Knowledgebase:
How to Extract Kernel Files for Linux OS users (Root Engine)
Posted by , Last modified by on 11 April 2019 08:45 AM

To use ROP/JOP technologies, you must have a raw kernel file extracted from the firmware. The firmware must match the particular device and, as a rule, can be found in the trusted sources on the Internet.

 Note: The following steps are relevant only for Ubuntu OS users.

 To get the uncompressed kernel file, do the following:

1. On the Internet, find an archive with the firmware file, download the firmware and unpack it using a corresponding archive extract utility.

2. The archive contains the boot.img file required for extracting the raw kernel file.

3. Unpack the boot.img file, using the Perl script:

 
./split_bootimg.pl boot.img

4. As a result, you get the boot.img-kernel file.

5. Analyze the boot.img-kernel file to find out if it is compressed or uncompressed. For the kernel file analysis, you can use the binwalk tool:

binwalk boot.img-kernel

 

Note: Install the binwalk tool using the following command: sudo apt-get install binwalk (this command is applicable only to Ubuntu starting from version 14.04).

6. The kernel file is uncompressed.

7. Select the boot.img-kernel file on the Linux kernel file for ROP/JOP technology page of the Root Engine wizard.

 

To get the compressed kernel file, do the following:

1. On the Internet, find an archive with the firmware file, download the firmware and unpack it using a corresponding archive extract utility.

2. The archive contains the boot.img file required for extracting the raw kernel file.

3. Unpack the boot.img file, using the Perl script:

 

./split_bootimg.pl boot.img

 

4. As a result, you get the boot.img-kernel file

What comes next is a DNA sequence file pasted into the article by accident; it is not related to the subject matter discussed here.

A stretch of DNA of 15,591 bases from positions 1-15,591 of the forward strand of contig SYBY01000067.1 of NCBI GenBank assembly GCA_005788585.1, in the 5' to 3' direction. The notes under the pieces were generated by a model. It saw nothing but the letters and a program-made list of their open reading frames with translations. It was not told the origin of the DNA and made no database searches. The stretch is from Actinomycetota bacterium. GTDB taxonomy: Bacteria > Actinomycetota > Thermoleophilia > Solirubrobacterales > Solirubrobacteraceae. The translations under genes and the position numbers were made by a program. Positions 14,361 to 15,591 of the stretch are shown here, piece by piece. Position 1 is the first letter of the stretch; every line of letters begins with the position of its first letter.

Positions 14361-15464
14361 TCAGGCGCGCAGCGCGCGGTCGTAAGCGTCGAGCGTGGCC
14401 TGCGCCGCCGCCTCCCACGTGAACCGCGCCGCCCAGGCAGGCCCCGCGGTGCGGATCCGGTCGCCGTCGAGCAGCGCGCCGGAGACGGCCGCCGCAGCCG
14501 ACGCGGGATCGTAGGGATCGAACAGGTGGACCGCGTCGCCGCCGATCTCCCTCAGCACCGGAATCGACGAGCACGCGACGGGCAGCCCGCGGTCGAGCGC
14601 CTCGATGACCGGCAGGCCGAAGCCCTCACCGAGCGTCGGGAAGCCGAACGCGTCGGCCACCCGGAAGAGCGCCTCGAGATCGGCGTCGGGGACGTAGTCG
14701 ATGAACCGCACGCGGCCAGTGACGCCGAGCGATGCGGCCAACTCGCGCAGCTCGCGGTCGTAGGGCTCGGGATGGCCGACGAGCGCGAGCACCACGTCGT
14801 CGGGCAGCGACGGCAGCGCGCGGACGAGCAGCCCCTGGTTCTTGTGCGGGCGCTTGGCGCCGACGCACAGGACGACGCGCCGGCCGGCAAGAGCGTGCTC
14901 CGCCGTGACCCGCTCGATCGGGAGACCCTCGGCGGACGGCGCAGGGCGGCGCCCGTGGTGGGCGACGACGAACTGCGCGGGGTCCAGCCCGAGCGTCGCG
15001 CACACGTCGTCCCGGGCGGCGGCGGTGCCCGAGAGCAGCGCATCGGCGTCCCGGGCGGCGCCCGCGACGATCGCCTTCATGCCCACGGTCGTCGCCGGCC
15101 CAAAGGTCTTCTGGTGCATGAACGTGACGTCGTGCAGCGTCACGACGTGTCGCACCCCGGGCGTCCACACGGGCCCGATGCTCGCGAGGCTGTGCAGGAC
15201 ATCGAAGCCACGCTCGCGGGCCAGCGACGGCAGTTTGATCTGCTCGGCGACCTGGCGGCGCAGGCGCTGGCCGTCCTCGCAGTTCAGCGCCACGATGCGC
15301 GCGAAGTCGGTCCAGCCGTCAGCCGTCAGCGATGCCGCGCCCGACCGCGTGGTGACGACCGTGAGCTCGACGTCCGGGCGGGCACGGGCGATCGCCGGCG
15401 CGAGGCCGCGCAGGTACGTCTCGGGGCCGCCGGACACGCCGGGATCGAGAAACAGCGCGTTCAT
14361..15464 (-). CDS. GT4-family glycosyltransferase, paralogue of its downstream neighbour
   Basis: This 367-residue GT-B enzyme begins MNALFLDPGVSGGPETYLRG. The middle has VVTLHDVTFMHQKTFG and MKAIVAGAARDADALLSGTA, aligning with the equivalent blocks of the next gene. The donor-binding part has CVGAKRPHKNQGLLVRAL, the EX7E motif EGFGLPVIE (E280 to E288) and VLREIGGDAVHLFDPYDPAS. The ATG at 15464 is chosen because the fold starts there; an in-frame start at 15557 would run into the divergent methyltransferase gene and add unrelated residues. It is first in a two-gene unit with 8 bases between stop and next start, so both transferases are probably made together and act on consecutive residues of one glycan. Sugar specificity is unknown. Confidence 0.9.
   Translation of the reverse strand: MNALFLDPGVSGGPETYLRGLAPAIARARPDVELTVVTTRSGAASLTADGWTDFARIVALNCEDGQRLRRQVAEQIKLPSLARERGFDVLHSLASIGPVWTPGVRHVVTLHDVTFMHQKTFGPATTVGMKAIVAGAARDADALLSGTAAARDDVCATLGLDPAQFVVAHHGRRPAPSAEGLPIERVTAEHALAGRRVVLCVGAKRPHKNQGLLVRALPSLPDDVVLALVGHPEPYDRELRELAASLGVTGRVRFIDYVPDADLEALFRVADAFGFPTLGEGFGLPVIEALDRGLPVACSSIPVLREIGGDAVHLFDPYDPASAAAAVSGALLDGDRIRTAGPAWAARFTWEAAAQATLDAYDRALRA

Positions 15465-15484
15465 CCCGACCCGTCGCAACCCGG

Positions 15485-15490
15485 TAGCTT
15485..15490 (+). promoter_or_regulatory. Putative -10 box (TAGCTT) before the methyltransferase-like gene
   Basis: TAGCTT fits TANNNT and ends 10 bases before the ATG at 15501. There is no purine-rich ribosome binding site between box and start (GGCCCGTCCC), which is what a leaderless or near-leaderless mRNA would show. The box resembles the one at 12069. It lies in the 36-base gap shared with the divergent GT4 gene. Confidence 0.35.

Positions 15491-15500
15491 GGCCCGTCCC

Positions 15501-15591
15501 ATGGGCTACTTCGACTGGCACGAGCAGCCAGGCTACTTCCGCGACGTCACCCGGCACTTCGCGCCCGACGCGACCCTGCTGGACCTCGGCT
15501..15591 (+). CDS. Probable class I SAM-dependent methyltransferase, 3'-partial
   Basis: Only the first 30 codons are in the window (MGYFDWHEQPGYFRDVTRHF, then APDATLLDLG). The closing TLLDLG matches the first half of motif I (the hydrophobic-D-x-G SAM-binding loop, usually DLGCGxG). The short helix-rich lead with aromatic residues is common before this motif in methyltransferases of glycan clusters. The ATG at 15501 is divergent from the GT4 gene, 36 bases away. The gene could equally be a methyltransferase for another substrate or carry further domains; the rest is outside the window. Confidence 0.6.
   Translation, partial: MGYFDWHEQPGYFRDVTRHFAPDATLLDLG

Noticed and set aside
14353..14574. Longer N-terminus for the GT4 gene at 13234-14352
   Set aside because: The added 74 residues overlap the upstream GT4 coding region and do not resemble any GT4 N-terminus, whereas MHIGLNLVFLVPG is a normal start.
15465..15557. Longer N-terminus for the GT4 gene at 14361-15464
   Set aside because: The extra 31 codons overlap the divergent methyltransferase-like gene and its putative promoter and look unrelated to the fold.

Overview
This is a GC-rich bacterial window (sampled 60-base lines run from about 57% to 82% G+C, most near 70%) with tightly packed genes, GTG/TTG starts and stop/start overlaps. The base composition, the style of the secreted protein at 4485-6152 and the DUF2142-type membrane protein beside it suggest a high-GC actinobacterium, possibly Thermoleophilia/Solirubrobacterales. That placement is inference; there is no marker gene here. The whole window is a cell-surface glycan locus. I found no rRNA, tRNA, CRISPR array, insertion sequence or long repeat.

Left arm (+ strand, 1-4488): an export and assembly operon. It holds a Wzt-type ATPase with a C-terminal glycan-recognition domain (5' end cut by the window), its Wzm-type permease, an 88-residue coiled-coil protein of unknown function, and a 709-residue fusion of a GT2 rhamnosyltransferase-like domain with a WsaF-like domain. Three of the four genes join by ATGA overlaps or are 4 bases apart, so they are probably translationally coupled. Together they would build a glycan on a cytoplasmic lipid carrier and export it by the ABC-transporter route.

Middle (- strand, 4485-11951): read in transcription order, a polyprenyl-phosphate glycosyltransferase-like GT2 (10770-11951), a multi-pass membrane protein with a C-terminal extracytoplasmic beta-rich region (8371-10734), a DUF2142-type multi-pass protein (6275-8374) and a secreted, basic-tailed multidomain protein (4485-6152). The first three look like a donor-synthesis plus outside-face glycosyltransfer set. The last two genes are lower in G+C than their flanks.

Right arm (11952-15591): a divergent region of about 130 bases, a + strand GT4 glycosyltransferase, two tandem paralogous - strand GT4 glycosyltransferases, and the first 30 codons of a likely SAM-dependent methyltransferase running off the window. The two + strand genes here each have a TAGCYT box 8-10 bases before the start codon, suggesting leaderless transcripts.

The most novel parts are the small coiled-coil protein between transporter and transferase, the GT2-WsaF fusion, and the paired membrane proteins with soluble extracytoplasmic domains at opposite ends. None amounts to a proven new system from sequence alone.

5. Analyze it to find out if it is compressed or uncompressed. To analyze the boot.img-kernel file, you can use the binwalk tool:

sa@debian64$ binwalk boot.img-kernel
DECIMAL        HEXADECIMAL       DESCRIPTION
_ _ _ _ _ _ _ _ _ _ _ _ _ _ _ _ _ _ _ _ _ _ _ _ _ _ _ _ _ _ _ _ _ _ _ _ _ _ _ _ _ _ _ _ _ _ _ _

0                       0x0                           Linux kernel ARM boot executable zImage (little-endian)
15851               0x3DEB                   gzip compressed data, maximum compression, from Unix, last modified:
1970-01-01 00:00:00 (null date)


3. The kernel file is compressed with offset 15851.

4. Extract and unpack the file with offset simultaneously, executing the following command:

$ dd if=boot.img-kernel bs=1 skip=15851 | gunzip > boot.img-kernel.raw

 
Note: For unpacking the file, you can use Linux utilities depending on the archive type: gunzip for gz archives, tar for tar.gz archives, unxz for xz archives, etc
4. As a result, you get the boot.img-kernel.raw file which can be selected on the Linux kernel file for ROP/JOP technology page of the Root Engine wizard

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